By far, the most requested song of the night was, “I’ll Bet You Three Biscuits!” Other great hits were, “Don’t Waste My Lard”, “Fry That Fish One More Time”, “Boot Fuzz Whiskey”, “She Loves Me For My Grits”, “I Can’t Help It If My Horse Likes Beer”, and finally, “You Ain’t Better Than My Ma”. It was a fantastic show that lasted well beyond ten o’clock.

The Annual Pancake-Off is a favorite event for residents and visitors. This year, the pancake-off played a more significant role because the funds raised were donated to the cause of finding Sylvia Meisner.

The event is a competition between all those who believe their pancakes are the best. Large griddles are set up on the front porches of the contestants and folks can go from porch to porch to sample the pancakes.

Shorty Cloverton always expects to win but never does. Clem Bittlefin is the champion, three years running. His batter is a secret even Mara, Clem’s wife, doesn’t know.

This year’s contest became something of a fiasco when Mayor Thrashborn and Sheriff Terkinberry, two of the four contest judges, got into a heated discussion that seemed to have nothing to do with pancakes. Those who were close by said they were arguing about a phone call. That’s all anyone knows. The mayor walked away from the sheriff and the contest. It was embarrassing.

After the pancake-off was over, when asked about the confrontation, Pete Terkinberry said it was nobody’s business. That answer seemed out of character for a man so well respected as the sheriff.

The prize for the fifteenth annual Maple Valley Founder’s Day Celebration Pancake-Off, to everyone’s surprise, was awarded to Ver and Vee Burthrap for their Jalapeño Surprise Buttermilk Pancakes. Photos were taken and will appear on the front page of the Kertok County Advertiser.

As a result of the pancake-off being used as a fund raiser, three thousand seven hundred and five dollars was added to the Find Sylvia Meisner Fund.

A hearty “Thank You!” to all who participated in and donated to the Founder’s Day Celebration Pancake-Off.

Scandal at Maple Valley – Episode 25: Finding Sylvia Meisner

Everyone loves a parade, and the good folks in Maple Valley are no exception. When news quickly reached everyone that Sheriff Pete Terkinberry would soon patrol the three streets of town in a new squad car, excited anticipation of a parade swept like a wind-blown grass fire.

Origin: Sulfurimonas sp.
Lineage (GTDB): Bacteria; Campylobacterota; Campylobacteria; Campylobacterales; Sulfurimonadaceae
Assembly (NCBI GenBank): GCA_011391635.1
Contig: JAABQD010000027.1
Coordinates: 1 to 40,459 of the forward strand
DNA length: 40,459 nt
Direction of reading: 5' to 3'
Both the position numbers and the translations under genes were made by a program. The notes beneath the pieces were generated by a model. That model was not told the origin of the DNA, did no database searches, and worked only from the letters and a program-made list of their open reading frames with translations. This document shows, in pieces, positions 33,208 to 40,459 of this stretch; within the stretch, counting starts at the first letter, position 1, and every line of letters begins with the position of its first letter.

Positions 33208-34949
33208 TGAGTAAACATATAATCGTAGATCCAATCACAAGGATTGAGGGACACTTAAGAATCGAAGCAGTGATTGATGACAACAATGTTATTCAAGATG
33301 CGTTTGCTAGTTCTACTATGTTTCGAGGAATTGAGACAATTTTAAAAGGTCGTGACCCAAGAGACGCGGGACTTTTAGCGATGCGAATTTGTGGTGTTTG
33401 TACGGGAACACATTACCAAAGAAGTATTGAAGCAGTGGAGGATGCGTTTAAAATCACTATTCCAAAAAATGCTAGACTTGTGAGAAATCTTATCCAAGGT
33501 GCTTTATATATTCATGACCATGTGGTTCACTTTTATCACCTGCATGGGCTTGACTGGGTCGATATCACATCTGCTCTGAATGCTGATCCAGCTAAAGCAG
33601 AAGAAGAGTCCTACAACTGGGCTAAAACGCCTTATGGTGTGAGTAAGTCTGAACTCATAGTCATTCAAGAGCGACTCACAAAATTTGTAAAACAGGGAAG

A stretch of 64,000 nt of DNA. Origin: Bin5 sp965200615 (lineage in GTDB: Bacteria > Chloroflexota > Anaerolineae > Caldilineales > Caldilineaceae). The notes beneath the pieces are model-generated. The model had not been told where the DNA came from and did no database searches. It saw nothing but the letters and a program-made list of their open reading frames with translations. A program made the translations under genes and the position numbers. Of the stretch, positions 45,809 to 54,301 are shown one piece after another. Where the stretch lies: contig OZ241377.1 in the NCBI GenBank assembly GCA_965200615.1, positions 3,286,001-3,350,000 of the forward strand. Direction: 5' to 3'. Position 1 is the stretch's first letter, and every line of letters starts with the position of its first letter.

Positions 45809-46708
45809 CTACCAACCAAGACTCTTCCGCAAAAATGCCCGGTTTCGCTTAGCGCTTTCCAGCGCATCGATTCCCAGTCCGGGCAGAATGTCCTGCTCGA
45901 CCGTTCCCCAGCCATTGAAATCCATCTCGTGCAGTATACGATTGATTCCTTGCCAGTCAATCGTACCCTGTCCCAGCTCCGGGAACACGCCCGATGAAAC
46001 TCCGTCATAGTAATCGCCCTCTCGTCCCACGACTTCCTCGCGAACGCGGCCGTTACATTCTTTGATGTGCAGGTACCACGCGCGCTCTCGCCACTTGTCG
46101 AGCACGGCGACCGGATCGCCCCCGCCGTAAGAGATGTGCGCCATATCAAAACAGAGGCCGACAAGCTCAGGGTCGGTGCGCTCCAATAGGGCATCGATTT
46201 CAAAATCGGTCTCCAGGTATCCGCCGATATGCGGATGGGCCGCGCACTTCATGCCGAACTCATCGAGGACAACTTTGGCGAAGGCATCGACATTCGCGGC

From one end of town to the other, neighbors gathered in the streets to watch the sheriff drive by in his new car. They waved, shouted, laughed, and a few cried. The dream of Maple Valley having its own police car finally came true.

The patrol car isn’t new. The Maple Valley council purchased it from the Chicago Police Department. It only has 61,000 miles on it, so folks here believe it was a good investment. Sheriff Pete is happier than anyone else. He’s been patrolling in his own car since he took office fourteen years ago when his father, Sheriff Wilton Chase Terkinberry passed away after thirty-four years as Sheriff of Terkot County.

Folks in Maple Valley are happy with any reason to have a parade. Believe it or not, last summer there was a parade because Hazel Wiklaten’s spaniel, Gertrude, had twelve healthy puppies. They were loaded into the bed of Berton Pilshur’s old pickup truck and before he reached the end of First Street, crowds of people stood on their porches waving as the twelve grand marshalls rolled by.

That parade went a long way to support rumors that Berton has eyes for Hazel. His wife Nellie passed away eight years ago. Hazel has been alone since her husband, Maxil Ned Wiklaten III, went on to his barn in the sky nine years ago. A year after Nellie died, neighbors saw Berton talking to Hazel over the fence. There’s been talk ever since.

With the arrival of the new police car, there seems to be more determination to find Sylvia Meisner. Certainly, with this fine new used patrol car, there won’t be any reason why answers to this year long mystery can’t be found. Sylvia is sure to come home now.

It’s good that the arguing over the cost of sending the sheriff and mayor to Chicago to pick up the new police car has ended. The vote to send the two officials was a tie. Since the mayor holds a higher office, he said his vote carried more weight, thereby causing the motion to pass. Well, that brought some of the folks attending the meeting to their feet. A few walked out. Nothing unusual for Maple Valley council meetings.

Using Balsa Wood to Scratch Build Structures for Model Railroads

Lap desk, cutting board, protractor, scale ruler, and balsa pieces.

My Maple Valley Short Line Model Railroad is looking really good, if I do say so myself. In previous posts I wrote about making printed buildings with cardstock and balsa. I have many of them. I decided to try scratch building.